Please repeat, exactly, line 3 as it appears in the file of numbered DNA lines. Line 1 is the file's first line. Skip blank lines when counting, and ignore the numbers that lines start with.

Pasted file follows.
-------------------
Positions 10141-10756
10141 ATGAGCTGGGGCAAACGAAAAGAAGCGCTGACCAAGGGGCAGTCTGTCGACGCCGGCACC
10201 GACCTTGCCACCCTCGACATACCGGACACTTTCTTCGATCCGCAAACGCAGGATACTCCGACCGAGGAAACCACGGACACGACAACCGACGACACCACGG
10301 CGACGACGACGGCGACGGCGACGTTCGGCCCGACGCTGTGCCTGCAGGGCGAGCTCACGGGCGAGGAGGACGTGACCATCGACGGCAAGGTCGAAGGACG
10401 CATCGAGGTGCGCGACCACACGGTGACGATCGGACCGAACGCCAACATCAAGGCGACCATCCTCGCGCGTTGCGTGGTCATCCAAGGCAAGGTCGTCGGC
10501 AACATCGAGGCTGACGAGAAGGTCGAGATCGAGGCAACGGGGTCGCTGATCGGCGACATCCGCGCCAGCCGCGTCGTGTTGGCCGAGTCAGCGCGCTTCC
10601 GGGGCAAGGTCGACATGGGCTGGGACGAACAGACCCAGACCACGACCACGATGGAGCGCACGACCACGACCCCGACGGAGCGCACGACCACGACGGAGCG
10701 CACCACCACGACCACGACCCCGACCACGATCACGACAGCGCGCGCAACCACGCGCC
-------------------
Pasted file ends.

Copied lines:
10201 GACCTTGCCACCCTCGACATACCGGACACTTTCTTCGATCCGCAAACGCAGGATACTCCGACCGAGGAAACCACGGACACGACAACCGACGACACCACGG